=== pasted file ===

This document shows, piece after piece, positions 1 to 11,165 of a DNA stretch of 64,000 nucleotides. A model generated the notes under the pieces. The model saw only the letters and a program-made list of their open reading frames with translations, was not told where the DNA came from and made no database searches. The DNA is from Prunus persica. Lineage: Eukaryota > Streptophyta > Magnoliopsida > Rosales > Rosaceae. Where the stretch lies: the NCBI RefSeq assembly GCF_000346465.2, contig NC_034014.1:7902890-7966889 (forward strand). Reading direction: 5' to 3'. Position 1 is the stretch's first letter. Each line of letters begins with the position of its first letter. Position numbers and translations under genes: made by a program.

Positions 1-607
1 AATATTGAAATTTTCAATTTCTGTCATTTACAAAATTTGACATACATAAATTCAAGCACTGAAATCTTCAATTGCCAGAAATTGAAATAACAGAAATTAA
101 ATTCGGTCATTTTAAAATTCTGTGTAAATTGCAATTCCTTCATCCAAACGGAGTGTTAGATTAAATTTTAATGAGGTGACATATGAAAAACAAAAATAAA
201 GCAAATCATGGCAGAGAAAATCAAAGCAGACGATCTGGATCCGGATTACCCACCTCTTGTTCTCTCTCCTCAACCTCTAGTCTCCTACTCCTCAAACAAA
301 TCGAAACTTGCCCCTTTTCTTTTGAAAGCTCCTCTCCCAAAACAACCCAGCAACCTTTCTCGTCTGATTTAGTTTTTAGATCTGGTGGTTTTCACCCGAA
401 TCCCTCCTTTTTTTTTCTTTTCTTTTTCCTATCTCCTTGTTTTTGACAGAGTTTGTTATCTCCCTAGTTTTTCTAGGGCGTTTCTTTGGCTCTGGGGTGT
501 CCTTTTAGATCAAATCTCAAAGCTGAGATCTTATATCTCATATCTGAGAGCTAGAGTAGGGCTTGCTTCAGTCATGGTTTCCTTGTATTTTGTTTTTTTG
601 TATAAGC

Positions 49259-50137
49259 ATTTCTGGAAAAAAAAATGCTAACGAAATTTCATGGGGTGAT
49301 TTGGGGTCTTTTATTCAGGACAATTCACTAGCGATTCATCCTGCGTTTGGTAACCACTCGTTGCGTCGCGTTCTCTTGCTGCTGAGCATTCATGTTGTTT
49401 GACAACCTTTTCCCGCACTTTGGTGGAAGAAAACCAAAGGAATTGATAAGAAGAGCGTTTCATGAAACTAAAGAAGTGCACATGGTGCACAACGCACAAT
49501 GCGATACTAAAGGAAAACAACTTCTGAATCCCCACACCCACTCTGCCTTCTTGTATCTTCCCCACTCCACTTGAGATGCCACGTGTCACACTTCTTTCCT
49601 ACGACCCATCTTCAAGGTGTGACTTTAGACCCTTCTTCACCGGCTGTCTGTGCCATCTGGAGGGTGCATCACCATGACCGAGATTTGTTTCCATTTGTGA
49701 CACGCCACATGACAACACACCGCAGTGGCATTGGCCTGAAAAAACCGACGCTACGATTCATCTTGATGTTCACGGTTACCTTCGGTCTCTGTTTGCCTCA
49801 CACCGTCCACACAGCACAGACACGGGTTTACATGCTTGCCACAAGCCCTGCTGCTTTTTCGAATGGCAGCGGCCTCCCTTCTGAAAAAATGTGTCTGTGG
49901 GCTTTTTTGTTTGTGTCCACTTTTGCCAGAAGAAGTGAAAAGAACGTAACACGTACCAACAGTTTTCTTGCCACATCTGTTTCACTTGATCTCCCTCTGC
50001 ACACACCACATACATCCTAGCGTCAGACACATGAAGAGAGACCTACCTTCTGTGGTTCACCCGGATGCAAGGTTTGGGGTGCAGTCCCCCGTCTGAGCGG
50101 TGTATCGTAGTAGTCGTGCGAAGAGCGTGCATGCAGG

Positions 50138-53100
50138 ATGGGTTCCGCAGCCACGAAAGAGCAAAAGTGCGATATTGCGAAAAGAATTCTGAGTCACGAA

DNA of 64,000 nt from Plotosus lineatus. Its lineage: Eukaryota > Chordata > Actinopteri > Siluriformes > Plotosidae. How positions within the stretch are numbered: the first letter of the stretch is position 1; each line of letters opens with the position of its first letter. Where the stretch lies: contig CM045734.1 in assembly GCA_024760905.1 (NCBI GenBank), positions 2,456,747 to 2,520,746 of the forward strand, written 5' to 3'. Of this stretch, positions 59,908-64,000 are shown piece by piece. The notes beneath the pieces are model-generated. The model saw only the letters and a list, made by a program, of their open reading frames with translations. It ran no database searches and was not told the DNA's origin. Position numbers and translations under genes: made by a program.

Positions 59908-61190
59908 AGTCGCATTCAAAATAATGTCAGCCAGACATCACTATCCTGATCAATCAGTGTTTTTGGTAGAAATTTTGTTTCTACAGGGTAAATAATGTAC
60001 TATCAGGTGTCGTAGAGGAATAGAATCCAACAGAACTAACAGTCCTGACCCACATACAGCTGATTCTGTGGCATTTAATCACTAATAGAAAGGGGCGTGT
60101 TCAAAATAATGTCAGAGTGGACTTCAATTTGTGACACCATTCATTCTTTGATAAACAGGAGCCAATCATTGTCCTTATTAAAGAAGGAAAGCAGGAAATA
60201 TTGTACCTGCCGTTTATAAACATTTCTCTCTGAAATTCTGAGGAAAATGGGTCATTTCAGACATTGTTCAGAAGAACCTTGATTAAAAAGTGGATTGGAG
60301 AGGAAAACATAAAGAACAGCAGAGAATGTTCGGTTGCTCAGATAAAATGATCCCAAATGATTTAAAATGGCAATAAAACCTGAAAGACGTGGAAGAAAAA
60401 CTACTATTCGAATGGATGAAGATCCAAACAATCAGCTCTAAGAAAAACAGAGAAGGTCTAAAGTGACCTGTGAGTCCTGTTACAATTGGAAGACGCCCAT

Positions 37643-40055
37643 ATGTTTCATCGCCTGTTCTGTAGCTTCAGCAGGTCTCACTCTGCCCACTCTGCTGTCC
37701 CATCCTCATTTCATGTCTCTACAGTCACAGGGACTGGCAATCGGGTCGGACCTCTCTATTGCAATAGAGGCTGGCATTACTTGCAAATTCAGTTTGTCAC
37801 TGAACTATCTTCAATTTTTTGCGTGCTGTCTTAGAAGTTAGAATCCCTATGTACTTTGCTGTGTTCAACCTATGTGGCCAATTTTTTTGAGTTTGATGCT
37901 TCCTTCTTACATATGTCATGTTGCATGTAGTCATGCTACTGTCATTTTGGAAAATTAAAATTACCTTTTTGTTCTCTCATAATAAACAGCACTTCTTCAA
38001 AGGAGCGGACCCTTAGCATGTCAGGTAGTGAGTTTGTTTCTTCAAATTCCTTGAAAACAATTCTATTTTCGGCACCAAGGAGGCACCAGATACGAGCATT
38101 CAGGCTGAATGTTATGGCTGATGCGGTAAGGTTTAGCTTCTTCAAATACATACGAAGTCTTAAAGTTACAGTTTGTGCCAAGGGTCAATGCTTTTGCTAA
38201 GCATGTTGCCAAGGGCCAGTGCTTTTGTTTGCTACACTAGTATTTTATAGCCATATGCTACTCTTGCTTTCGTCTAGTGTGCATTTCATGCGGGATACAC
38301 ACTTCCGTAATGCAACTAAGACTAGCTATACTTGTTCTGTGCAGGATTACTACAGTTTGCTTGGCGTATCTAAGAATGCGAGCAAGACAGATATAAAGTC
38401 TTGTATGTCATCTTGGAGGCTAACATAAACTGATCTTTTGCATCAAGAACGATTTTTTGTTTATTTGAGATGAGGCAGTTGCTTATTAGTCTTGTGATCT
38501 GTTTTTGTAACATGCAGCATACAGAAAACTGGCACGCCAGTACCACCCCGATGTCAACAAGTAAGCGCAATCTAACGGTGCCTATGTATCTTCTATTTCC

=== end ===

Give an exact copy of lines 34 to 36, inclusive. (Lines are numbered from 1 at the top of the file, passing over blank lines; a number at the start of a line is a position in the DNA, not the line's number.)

37801 TGAACTATCTTCAATTTTTTGCGTGCTGTCTTAGAAGTTAGAATCCCTATGTACTTTGCTGTGTTCAACCTATGTGGCCAATTTTTTTGAGTTTGATGCT
37901 TCCTTCTTACATATGTCATGTTGCATGTAGTCATGCTACTGTCATTTTGGAAAATTAAAATTACCTTTTTGTTCTCTCATAATAAACAGCACTTCTTCAA
38001 AGGAGCGGACCCTTAGCATGTCAGGTAGTGAGTTTGTTTCTTCAAATTCCTTGAAAACAATTCTATTTTCGGCACCAAGGAGGCACCAGATACGAGCATT